In our opinion: Bad bet


Return To Article
  • Hutterite American Fork, UT
    Aug. 22, 2011 9:47 p.m.

    Should we be worried about a tax on ignorance in Utah? Surely a state where most people are doctrinally prohibited from gambling would experience few problems with a lottery. The friends here I buy tickets for in Montana or Nevada or Wyoming don't have a problem.

  • Mike Richards South Jordan, Utah
    Aug. 22, 2011 8:52 p.m.

    When people are so devoid of conscience that they want gain at the expense of others WITHOUT first selling a product or service, then they talk about "gambling" as a means to "raise revenues".

    Gambling, by definition, is receiving something where "luck" or "chance" is the determining factor - not work. Lazy people gamble. They want something without working for it. They want someone else to "lose" so that they can "win". That defines their character. That tells the world that they care so little about their fellowmen that they would openly advocate for a method to help people lose their wealth.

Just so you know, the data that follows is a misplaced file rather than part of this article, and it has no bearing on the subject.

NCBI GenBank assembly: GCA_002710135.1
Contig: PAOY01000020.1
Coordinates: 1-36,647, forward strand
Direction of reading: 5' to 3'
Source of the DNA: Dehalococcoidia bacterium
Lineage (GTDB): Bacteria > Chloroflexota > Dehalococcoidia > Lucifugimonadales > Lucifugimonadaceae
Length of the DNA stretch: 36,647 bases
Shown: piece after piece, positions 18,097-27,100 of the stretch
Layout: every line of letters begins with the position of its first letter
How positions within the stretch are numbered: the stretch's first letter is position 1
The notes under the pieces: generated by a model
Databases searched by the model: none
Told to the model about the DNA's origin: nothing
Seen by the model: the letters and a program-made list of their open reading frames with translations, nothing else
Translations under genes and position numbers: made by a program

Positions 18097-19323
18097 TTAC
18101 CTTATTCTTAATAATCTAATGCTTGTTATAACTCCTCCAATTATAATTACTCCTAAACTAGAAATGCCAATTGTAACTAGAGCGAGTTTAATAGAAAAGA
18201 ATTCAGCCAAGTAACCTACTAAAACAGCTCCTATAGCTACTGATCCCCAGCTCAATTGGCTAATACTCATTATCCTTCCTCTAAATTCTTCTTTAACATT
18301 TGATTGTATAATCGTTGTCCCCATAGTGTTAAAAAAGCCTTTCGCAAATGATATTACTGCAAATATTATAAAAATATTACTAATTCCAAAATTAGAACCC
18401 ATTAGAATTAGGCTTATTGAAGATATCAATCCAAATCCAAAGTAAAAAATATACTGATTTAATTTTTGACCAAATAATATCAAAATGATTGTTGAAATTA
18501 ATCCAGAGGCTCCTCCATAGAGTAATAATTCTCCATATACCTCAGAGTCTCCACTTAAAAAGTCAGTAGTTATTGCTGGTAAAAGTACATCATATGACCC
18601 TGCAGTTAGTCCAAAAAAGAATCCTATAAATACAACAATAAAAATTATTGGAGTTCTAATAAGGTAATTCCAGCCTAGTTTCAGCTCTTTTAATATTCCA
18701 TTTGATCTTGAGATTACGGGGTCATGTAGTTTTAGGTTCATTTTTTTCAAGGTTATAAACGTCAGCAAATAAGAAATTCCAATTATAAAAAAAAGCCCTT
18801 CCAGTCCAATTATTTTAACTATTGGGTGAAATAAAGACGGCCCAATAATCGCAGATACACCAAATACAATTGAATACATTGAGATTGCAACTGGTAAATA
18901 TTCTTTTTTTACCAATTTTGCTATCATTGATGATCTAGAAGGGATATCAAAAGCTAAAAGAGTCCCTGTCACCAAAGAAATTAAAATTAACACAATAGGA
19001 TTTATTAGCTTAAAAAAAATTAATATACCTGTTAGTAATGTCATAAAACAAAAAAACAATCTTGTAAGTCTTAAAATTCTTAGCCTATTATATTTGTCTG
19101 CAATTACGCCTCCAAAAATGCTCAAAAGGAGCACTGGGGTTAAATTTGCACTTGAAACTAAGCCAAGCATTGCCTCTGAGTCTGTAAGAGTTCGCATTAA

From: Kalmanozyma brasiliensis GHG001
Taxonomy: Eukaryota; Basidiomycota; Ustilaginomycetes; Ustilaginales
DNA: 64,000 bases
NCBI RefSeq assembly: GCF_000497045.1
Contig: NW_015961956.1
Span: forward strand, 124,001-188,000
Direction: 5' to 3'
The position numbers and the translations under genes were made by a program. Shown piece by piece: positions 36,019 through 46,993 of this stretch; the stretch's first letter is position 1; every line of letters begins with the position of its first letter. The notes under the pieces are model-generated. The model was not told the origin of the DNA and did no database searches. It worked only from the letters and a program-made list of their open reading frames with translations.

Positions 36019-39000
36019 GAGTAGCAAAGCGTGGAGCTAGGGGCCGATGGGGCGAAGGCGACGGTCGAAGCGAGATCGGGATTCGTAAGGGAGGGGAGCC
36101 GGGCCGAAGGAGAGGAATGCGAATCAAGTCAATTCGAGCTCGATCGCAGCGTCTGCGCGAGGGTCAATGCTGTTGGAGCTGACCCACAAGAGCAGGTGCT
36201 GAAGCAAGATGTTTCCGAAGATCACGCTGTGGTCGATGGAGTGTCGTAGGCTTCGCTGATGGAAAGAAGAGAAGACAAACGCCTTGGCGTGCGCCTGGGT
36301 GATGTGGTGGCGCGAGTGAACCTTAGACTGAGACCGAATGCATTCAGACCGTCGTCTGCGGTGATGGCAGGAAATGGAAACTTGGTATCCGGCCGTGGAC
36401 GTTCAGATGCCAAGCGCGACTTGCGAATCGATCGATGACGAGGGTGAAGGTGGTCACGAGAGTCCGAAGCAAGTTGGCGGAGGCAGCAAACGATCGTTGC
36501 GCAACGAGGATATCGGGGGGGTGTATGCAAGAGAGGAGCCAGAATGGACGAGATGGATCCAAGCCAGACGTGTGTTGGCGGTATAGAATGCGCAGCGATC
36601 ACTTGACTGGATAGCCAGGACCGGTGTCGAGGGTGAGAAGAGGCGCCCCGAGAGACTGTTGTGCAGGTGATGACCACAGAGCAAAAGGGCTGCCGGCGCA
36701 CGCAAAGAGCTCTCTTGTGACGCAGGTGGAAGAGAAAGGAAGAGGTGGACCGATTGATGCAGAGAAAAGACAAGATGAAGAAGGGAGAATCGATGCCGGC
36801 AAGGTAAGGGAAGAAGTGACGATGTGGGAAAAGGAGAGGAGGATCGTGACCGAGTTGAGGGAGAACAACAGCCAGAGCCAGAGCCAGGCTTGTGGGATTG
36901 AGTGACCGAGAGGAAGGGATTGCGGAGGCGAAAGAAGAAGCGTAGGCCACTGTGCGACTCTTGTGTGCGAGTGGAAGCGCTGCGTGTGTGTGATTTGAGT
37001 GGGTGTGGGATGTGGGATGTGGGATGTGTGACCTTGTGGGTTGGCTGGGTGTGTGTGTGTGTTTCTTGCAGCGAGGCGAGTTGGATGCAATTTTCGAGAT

When "chance" is the determining factor, gambling has no worth. It adds nothing to society. It takes away our dignity as human beings and it demeans our view of our fellow citizens who should be looking out for those who think that they deserve a reward without first working for that reward.

    Aug. 22, 2011 5:08 p.m.

    Best bet, Utah's legislature passes a lottery bill so people stay home and invest in Utah, instead of driving to neighbor states, like they did fireworks.